Plano, Texas is just the latest city to upgrade its 911 system to receive text messages, but as local NBC news reported, not all area counties or cities have the same option. Clearly, the ability to text (rather than call) 911 can save your life, and may be the only option for the hearing impaired. And the more cities and counties that get on board, the better.
But texting 911 isn’t available nationwide yet, so here’s what you need to know.
Can You Read Me Now?
While the Federal Communications Commission encourages all emergency call centers to begin accepting texts, it remains up to each call center to decide the when and how of deploying text-to-911 technology. At the same time, wireless carriers and text messaging apps are required to deliver emergency texts to call centers that do accept them. And while the map of areas covered by 911 texting is growing, it doesn’t cover the whole country.
So, what happens if your area doesn’t have teat-to-911? “If you attempt to send a text to 911 where the service is not yet available, FCC rules require all wireless carriers and other text messaging providers to send an automatic “bounce-back” message that will advise you to contact emergency services by another means, such as making a voice call or using telecommunications relay service (for persons who are deaf, hard of hearing or have a speech disability).”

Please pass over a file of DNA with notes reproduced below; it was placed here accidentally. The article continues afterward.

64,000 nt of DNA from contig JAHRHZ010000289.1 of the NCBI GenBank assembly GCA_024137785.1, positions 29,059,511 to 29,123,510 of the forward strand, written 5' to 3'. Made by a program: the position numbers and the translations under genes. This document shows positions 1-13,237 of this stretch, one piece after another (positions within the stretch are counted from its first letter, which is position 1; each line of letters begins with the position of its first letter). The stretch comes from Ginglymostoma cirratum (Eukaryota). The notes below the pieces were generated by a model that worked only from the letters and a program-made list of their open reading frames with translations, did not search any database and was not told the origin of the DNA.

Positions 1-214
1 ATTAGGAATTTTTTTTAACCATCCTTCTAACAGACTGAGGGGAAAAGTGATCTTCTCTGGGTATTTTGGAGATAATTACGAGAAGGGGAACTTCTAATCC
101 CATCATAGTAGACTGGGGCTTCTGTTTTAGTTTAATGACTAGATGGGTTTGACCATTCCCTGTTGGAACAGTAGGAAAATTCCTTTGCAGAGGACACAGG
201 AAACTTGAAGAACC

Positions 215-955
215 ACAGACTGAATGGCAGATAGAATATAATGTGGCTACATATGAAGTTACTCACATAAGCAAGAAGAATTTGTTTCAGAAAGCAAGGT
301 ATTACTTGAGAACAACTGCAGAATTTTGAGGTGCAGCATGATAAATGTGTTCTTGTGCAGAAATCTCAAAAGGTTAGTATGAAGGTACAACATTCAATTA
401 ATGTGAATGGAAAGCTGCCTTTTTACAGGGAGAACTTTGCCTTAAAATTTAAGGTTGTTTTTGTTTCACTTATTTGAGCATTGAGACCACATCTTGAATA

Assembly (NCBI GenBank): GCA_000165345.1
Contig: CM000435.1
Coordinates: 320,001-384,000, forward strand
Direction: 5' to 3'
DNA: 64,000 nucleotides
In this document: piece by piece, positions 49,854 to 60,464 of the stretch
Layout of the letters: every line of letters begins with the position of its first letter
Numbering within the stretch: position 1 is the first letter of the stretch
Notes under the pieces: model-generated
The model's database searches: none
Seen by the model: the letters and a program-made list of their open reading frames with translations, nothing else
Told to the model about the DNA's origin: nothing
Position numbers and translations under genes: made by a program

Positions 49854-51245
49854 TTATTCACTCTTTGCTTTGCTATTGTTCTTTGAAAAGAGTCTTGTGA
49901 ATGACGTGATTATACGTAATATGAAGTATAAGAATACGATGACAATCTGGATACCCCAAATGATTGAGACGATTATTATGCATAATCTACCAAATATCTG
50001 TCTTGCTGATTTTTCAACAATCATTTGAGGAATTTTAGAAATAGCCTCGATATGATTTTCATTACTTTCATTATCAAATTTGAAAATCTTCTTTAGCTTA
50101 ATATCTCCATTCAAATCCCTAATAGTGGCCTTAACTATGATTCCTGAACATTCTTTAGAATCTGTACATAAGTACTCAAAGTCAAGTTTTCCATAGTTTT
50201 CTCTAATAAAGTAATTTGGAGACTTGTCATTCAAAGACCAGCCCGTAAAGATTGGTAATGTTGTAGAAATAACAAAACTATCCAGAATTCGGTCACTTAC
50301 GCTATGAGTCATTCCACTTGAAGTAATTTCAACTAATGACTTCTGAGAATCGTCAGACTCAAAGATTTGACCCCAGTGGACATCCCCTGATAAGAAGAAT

To Call, or to Text?
If you live in Plano, or other areas that allow texting to 911, public safety officials still advise that calling is preferable. Texting 911 in the event of emergency, however, could be the only option for people who are deaf, hard of hearing, or caught in a situation where talking aloud could jeopardize their safety.
For your own safety, check with your local emergency services to determine whether text-to-911 is available where you live, before an emergency arises.
- Crime Push App Can Cut Crime Via Your Smartphone (FindLaw Blotter)
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- New 911 Texting Service a First in the US (FindLaw Blotter)